Sonos Shows Off Connections Through Connectivity

Music should be both satisfying and easy to access. With Sonos’ new Sonos One player, it’s both. 

Having built itself up as the product to bring music into all parts of the home, the brand is now touting its voice-control capabilities (though Amazon’s Alexa), showing how it fosters connections through connectivity. 

“This campaign showcases how the right song at the right moment has the power to shift and deepen your experience; with voice services, you can do that instantly, without getting out your phone and becoming prey to all the distractions that technology brings,” Dmitri Siegel, Sonos’ vice president of global brand, tells Marketing Daily

The new marketing campaign plays up the brand’s deep connection to music, partnering with many musicians who don’t typically work with brands (such as Pearl Jam, Radiohead and Arcade Fire). Print and digital ads use headlines tied to the artists or some of their most-recognized work (such as “From work to Kraftwerk” or “From screen time to Hammer Time.”) 



“We weren’t just looking to borrow the ‘cool’ of their name, we were showing how their work alters the mood and emotion of a scene,” Siegel says. 

Getting permissions from the 22 different artists in the campaign was a “massive undertaking” for the brand, made possible by having built an extensive artist engagement team, and agency partners Cornerstone and Anomaly, Siegel says. 

“It’s our broadest, and most comprehensive collaboration with the creative community yet,” he says. “It’s necessary for us, because our product is built first and foremost for the experience of music.”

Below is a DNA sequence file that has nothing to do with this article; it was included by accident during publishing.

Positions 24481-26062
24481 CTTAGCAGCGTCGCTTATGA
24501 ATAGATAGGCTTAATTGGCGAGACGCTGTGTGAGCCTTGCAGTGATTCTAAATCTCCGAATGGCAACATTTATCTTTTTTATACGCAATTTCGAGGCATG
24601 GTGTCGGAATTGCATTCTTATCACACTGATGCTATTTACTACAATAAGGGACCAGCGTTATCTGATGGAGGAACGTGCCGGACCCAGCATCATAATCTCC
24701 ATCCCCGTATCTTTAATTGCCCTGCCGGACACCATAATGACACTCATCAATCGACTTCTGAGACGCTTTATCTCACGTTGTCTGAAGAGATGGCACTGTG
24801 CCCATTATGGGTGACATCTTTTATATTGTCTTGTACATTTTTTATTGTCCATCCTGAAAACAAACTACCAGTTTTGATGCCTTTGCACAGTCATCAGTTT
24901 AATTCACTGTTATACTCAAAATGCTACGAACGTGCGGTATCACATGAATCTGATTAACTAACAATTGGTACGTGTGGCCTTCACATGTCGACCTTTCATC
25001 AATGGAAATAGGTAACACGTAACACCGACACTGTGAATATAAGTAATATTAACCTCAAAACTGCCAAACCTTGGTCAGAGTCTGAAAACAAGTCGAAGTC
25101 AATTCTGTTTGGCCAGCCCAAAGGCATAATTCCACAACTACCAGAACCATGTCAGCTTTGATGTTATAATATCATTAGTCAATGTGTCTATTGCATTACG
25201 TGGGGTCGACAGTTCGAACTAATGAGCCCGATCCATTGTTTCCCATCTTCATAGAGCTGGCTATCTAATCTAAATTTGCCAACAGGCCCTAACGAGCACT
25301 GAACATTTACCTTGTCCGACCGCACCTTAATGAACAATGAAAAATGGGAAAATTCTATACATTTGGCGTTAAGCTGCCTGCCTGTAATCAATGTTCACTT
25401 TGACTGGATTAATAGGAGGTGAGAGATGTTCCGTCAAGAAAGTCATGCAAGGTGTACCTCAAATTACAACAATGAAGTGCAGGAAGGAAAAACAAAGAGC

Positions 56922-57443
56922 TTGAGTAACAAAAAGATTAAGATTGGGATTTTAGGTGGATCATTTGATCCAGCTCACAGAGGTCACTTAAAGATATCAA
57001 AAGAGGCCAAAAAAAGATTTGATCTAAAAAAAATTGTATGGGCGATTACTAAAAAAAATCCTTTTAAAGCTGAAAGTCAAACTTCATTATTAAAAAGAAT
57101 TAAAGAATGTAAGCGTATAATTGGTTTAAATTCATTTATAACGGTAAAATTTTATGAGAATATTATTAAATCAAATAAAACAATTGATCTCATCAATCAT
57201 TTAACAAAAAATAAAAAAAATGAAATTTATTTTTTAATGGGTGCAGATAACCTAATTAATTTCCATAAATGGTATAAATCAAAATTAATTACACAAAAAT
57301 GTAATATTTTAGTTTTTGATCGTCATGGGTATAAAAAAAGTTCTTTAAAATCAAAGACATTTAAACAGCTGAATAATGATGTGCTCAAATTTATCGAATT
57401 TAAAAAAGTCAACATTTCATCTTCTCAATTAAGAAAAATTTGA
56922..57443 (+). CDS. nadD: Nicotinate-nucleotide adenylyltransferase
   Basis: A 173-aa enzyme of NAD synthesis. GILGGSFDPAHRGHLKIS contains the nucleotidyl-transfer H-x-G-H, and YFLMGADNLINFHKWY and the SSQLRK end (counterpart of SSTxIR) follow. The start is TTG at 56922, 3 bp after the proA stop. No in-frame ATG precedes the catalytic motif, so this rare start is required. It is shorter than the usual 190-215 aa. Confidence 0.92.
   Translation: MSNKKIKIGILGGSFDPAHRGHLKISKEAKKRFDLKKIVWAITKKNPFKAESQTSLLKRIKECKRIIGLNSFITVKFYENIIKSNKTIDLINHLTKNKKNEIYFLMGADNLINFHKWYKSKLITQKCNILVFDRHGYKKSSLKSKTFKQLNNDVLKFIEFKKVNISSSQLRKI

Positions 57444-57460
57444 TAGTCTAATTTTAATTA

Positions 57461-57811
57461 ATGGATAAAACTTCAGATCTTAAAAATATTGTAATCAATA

A video element shows off the new voice-control capabilities, using the “from … to” idea. One video depicts a couple struggling with putting newborn twins to bed. The father asks the speakers to play a relaxing playlist which helps not only the infants, but also the exhausted mother, some much-needed rest. “From sleepless nights to fast asleep,” reads onscreen titles. Other scenarios show a husband turning a late-night of work for his wife in to a midnight date, and a daughter making her despondent father feel better with his wife’s playlist. 

“We very intentionally chose not to highlight the utility or productivity of voice services in the home – that’s not our vision for the “connected home,” Siegel says. “Our vision is to help you become more connected to the people you're there with, encouraging presence of mind in your own home.”

Elsewhere, digital ads depict animated mouths suggesting options (such as “Play Bowie” or “Play my relaxing playlist in the bathroom”) for people to play through their Sonos speakers throughout the house. The brand is targeting music lovers through pre-roll formats and social and behaviorally driven contexts. For example, if a consumer is about to watch a David Bowie video, there is specific creative for that content, Siegel says.

“Our goal is to show up on moments that are relevant to music lovers, and this requires matching the right song or artist to the specific moment,” he says. “It’s a level of targeting and contextual creative I’ve never seen from another brand, but we’re music lovers and we think music lovers will get it.”

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